PHP 5.6 is the most widely used minor version of a programming language on the web. The PHP language is used on 79% of websites where the server-side language is known. PHP 5 is used on 58% of the web, and PHP 5.6 is used on around a quarter of all websites. It would not be an exaggeration to say there are millions of websites running PHP 5.6 — and also millions using older PHP versions.
The statistics for WordPress are in the same ballpark: 35% of WordPress sites run on PHP 5.6. For a four-year-old piece of software, PHP 5.6 remains remarkably successful. It is also unsupported, receiving neither bug fixes nor security updates.
By the end of December 2018, PHP 5.6 hadn’t been actively supported for two years, during which time it received no bug-fix releases. Its official end of life was reached as 2018 came to a close, and, going forward, it will no longer be updated for critical security issues either.
PHP 5.6 and WordPress
WordPress recommends that hosting providers support PHP 7.3, which is the most recent version. At the time of writing, modern versions of WordPress will run on much older PHP versions, back to PHP 5.2.4, but, as WordPress’ developers make clear, using an older version may expose your site to security vulnerabilities.
When WordPress version 5.1 is released later this year, PHP 5.6 will become the minimum supported version, and sites using older versions may begin to experience compatibility problems. There are tentative plans to make PHP 7 the minimum supported version as early as the end of 2019, but given the huge install base for WordPress on PHP 5.6, it’s uncertain that this will actually happen.
Your site will continue to work. Although PHP 5.6 is no longer supported, WordPress sites that use it will continue to work for the foreseeable future. WordPress’ developers prefer site owners to use up-to-date versions, but they ensure that WordPress is compatible with older versions. However, it’s not guaranteed that WordPress will remain compatible with older versions forever or that developers will continue to support old versions for as long as they have.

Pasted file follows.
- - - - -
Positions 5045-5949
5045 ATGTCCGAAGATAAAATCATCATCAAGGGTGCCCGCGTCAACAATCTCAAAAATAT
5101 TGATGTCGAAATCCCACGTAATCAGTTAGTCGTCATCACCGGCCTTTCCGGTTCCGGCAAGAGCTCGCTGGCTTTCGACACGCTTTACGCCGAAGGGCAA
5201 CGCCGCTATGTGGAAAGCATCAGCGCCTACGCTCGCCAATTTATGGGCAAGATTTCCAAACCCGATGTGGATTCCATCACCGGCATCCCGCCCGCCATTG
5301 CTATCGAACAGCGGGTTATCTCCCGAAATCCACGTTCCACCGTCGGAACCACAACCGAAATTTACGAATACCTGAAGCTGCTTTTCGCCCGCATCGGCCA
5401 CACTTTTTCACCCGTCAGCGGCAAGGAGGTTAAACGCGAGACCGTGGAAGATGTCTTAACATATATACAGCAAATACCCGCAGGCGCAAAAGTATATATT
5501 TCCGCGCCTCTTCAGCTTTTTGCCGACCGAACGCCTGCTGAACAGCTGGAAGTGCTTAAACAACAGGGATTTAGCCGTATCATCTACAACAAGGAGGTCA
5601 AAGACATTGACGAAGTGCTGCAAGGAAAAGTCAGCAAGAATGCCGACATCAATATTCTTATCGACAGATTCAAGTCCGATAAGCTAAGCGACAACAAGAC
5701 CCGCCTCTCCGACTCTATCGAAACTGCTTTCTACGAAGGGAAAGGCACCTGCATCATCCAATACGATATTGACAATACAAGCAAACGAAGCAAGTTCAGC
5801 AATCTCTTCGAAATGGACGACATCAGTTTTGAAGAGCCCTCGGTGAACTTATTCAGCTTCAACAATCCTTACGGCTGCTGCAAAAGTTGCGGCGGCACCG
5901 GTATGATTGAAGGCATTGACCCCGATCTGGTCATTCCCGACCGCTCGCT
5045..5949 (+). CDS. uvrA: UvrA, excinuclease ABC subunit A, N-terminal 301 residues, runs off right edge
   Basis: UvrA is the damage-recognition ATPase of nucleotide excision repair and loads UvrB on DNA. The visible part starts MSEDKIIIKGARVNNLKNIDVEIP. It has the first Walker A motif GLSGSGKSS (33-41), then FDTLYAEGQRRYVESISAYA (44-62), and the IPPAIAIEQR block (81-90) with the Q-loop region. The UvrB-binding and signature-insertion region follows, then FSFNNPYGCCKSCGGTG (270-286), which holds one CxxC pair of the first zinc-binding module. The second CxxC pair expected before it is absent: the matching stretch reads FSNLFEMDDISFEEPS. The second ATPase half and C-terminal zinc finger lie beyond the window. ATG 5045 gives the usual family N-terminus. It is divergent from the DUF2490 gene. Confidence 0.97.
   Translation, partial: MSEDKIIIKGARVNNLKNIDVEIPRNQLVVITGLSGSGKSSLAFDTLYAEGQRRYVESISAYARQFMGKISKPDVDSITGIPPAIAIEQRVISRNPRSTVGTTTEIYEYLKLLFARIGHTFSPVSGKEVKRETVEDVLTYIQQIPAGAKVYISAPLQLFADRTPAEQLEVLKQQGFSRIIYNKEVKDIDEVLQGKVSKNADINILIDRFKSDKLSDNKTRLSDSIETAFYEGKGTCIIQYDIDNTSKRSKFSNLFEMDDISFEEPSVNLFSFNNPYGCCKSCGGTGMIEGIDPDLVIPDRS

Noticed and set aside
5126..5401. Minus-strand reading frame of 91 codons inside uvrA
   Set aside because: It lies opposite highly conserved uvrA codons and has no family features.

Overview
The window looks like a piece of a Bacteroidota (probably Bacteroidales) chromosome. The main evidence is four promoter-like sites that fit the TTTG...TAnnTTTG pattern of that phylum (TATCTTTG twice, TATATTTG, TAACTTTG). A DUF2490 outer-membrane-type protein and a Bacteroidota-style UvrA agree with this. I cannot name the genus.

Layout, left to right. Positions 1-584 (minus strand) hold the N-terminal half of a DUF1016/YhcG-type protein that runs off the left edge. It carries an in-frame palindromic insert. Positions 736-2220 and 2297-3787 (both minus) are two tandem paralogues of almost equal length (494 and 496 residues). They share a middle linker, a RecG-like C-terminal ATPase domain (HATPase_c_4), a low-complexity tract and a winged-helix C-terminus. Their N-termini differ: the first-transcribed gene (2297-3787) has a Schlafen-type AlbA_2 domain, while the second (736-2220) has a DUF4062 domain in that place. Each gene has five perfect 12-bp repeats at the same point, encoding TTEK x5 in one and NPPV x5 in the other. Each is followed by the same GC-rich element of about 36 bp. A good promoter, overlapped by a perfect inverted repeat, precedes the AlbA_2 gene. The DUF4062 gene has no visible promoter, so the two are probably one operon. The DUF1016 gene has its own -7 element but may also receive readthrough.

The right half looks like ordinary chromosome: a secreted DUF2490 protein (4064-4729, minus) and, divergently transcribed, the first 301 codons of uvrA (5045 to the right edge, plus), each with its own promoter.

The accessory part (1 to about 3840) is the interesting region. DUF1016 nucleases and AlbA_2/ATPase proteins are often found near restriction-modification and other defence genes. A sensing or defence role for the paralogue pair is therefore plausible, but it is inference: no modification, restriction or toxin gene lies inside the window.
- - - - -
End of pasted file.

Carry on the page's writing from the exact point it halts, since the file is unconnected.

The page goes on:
Using older versions is a security risk. If a critical vulnerability is discovered in PHP 5.6, it won’t be fixed. It’s impossible to say how much of a risk this poses because no one knows if there are any critical security vulnerabilities in PHP 5.6. Over the last couple of years, numerous denial of service vulnerabilities were discovered and patched in PHP 5.6, but few critical remote code execution or privilege escalation vulnerabilities. After four years, the risk of show-stopping vulnerabilities is not high, but it is not zero.
New WordPress sites should use supported versions of PHP. There is no good reason to launch a new WordPress site on an unsupported version of PHP. Hosting providers that use outdated versions for new sites are negligent, knowingly put their clients at risk. Responsible hosting providers regularly upgrade PHP across their hosting platforms. Nexcess offers the most recent supported version for new WordPress hosting accounts, although we continue to support older versions for clients who need them.
In summary, while there is no need to panic, hosting clients with sites based on PHP 5.6 should consider upgrading to a more recent version because there is a non-negligible security risk when using older versions of PHP.